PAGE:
Story of a… Driving Instructor

Bonnie Frank, 55, steers Orlando’s motorists of tomorrow in the right direction.

“I was actually a schoolteacher, and one summer I saw a newspaper ad for driving instructors. So I applied and it just went from there. I liked it because it was a different aspect of teaching.’’

An instructor for the Florida Safety Council for eight years, Frank teaches three to four 2-hour lessons a day—both behind the wheel and in the classroom. “I’ve helped about a thousand students pass their driving test. You’d be surprised how many don’t even know the difference between the gas pedal and the brake when they first come in.” 

Frank gets the best out of her students by nudging them out of their comfort zone. “If a student is comfortable driving in a neighborhood, it’s time to move beyond that. It will probably be a little scary for them at first, but I let them know that I wouldn’t put them on real roads if I thought they couldn’t handle it.”

“Instructors don’t have a steering wheel or a gas pedal; all we get is a brake. So we have to be prepared to grab the wheel if the student starts to drift or gets scared. I had one girl who was an excellent driver. We got onto I-4 in the middle lane, and trucks came up on both sides of us. She panicked and let go of the wheel. I grabbed it and told her, ‘You have no other choice but to do this. You can do it.’ She calmed down and was able to get over to the far right lane to relax.”

“It’s funny, because I’m always calm in those kind of situations. But when my sons were growing up, one of the other instructors had to teach them how to drive. I was the emotionally attached mom screaming at them in the car.’’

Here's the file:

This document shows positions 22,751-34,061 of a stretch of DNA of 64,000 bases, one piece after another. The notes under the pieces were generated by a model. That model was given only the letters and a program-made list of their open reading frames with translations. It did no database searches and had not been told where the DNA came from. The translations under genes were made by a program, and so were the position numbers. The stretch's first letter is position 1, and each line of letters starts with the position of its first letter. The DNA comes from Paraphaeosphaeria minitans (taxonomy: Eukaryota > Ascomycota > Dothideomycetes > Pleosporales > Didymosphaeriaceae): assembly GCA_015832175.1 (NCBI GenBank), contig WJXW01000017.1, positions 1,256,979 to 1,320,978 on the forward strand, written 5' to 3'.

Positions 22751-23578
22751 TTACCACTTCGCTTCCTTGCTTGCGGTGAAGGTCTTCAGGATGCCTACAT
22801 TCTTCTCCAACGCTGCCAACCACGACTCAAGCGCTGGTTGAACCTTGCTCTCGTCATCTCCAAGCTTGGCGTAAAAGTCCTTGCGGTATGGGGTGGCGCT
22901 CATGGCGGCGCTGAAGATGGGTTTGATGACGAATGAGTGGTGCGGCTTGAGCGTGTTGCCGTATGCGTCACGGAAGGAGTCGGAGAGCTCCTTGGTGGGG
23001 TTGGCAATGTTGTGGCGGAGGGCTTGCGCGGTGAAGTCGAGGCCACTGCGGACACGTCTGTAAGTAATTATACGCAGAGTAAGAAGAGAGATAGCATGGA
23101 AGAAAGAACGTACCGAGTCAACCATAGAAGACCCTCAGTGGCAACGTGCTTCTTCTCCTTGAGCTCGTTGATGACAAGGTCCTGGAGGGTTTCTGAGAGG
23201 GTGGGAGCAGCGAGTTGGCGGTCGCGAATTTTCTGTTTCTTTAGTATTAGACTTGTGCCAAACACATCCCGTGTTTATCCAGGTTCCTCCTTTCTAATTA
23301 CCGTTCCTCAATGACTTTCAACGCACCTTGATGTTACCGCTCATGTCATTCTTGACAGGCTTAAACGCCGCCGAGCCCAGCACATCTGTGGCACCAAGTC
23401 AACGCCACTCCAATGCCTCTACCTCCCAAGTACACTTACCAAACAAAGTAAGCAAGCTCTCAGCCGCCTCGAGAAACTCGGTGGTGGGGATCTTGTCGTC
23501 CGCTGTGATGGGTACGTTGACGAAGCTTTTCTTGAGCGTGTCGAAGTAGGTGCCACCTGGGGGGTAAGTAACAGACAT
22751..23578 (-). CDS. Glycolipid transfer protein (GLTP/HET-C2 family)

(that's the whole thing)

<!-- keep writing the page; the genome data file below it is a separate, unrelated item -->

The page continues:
“Occasionally, we’ll get some cocky students who come in and say, ‘I don’t need to be here. I already know how to drive.’ And within the first 20 minutes, we find out they really don’t know as much as they thought they did.’’

Driven to distraction: “Once, a police officer was following us for the longest time. The girl driving was doing everything right, so we were confused about why he kept following us. The student started panicking, and then the officer pulled us over—just to tell us we were doing a great job. That was pretty cool.’’

“I help a lot of older people. I’ll get a widow who has never driven before; only her husband drove. And now she’s got a car and wants to be able to drive to the doctor’s office or the grocery store. It’s really rewarding to be able to help give them some independence.’’

“I always tell my students, ‘You’re not just driving for you; you’re driving for everybody else.’ You have to be aware of who’s talking on the phone or who’s texting. I tell them their best defense is keeping a safe distance and being aware of what’s around them.’’

Categories: People